American Fable is ambitious, maybe too much so sometimes, but there's an intense pleasure in the boldness of the film's style.
But there is also a bewitching Los Angeles, a city I glimpsed on my first visit there many years ago, where after my team won in the Rose Bowl I was driven up to Mulholland Drive, and the whole city lay glittering beneath. For a kid from Downstate Illinois, there was something enchanting going on down there - there was the promise of not merely success and the fulfillment of lust, but even of happiness and the fulfillment of dreams.
None of that has much to do with the reality of the city, I am aware, and sometimes the dreams seem buried by car washes and mini-malls, smog and traffic and urban wretchedness. But "L.A. Story" is a light-hearted fantasy that asks us to accept one small possibility, and promises us we may find contentment if we keep an open mind. That possibility is that a giant electrical traffic warning billboard might one day start sending personal messages to a TV weatherman, suggesting how he can make improvements in his life.
The weatherman is named Harris K. Telemacher (Martin), and he specializes in goofy weather reports that have little connection with actual climatic conditions. He makes enough money to move in an affluent circle of beautiful people who seem prepared to sit in the sunshine ordering cappuccino for the rest of their lives. Then Telemacher is fired, and discovers that his girlfriend (Marilu Henner) is having an affair, and with relief and a certain feeling of freedom he walks out of the relationship and takes stock of his life, inspired by the sentient highway sign. (He is not without his own difficulties in believing that the sign is on the level; the first time it talks to him, he looks around in paranoid despair, convinced he's on "Candid Camera.") The sign urges him to telephone a number that's been given to him by a friendly Valley Girl in a clothing store, and before long he finds himself in an energetic relationship with SanDeE(STAR) (Sarah Jessica Parker), who like many Southern Californians spells her name as if it were an explosion at the type foundry.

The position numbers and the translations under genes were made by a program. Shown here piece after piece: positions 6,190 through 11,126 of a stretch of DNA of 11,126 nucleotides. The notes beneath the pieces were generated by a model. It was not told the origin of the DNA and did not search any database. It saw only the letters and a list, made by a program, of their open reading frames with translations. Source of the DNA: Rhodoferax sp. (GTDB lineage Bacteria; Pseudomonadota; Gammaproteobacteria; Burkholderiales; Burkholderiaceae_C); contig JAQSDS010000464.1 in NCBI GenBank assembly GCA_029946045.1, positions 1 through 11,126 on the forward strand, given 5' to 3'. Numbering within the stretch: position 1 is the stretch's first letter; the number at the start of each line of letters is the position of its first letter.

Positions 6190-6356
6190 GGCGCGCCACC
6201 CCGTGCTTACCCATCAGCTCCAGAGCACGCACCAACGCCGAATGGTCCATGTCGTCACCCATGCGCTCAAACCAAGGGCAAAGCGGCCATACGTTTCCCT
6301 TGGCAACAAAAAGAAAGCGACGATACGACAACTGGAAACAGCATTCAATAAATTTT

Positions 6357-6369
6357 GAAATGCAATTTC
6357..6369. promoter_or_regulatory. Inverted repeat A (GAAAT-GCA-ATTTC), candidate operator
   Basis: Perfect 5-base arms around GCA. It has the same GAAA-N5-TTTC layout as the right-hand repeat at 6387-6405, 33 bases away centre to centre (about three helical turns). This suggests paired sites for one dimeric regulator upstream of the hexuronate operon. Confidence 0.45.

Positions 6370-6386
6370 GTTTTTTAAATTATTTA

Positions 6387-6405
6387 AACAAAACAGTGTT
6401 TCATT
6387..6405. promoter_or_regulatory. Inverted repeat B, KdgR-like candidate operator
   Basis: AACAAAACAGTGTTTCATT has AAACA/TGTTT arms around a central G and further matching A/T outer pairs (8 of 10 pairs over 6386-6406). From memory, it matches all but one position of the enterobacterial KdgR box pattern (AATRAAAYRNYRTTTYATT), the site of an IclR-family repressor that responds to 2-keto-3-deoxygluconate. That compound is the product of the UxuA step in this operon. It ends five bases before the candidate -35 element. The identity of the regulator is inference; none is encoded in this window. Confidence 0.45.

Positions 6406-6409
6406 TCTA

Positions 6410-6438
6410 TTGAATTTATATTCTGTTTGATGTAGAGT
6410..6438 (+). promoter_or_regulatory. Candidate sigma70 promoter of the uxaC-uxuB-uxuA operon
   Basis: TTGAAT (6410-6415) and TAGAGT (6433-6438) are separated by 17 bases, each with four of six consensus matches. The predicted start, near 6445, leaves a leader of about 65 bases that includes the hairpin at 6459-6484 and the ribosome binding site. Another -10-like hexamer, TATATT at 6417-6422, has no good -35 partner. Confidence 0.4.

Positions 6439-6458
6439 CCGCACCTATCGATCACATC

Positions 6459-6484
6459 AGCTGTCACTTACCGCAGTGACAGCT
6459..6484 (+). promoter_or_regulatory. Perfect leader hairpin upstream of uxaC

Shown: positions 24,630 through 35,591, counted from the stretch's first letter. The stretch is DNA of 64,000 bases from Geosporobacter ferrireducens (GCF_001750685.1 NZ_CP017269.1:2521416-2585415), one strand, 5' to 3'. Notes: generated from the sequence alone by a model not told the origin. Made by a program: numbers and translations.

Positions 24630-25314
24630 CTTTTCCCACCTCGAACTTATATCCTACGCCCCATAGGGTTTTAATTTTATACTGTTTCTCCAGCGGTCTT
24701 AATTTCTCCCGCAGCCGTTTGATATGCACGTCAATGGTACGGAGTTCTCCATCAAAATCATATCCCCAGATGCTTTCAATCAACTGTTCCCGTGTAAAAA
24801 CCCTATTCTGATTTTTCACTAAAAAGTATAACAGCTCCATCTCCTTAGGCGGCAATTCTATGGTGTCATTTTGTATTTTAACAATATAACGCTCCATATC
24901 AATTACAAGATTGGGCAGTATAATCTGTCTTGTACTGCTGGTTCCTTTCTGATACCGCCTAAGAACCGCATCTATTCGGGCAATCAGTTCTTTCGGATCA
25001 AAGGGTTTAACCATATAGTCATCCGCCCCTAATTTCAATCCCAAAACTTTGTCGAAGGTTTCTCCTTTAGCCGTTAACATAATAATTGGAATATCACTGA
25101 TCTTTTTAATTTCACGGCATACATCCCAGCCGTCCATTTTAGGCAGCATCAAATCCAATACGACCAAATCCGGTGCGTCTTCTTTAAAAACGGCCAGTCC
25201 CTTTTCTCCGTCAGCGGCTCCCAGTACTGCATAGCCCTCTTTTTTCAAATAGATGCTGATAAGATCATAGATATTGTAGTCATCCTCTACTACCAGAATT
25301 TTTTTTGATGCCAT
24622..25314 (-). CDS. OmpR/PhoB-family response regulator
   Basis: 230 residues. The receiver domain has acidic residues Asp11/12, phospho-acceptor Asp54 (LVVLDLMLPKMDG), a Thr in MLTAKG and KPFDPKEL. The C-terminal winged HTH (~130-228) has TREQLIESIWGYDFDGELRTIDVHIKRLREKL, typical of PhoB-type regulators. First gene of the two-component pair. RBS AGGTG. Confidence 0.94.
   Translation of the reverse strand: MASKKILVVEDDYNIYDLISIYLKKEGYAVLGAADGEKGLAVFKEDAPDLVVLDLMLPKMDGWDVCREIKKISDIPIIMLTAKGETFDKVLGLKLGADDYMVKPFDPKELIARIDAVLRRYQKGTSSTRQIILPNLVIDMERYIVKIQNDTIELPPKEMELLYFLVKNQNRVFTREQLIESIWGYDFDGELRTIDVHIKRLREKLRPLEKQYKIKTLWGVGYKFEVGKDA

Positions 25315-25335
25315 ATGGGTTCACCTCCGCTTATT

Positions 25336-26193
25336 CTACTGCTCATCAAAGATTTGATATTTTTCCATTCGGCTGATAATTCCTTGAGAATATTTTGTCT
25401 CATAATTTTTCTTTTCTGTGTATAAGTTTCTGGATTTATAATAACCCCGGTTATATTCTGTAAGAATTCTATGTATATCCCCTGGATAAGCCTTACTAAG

SanDeE(STAR) has a carefree and liberating air, but eventually Telemacher has to admit that the woman he's really attracted to is Sara (Victoria Tennant), a British journalist in town to do a story on L.A. lifestyles.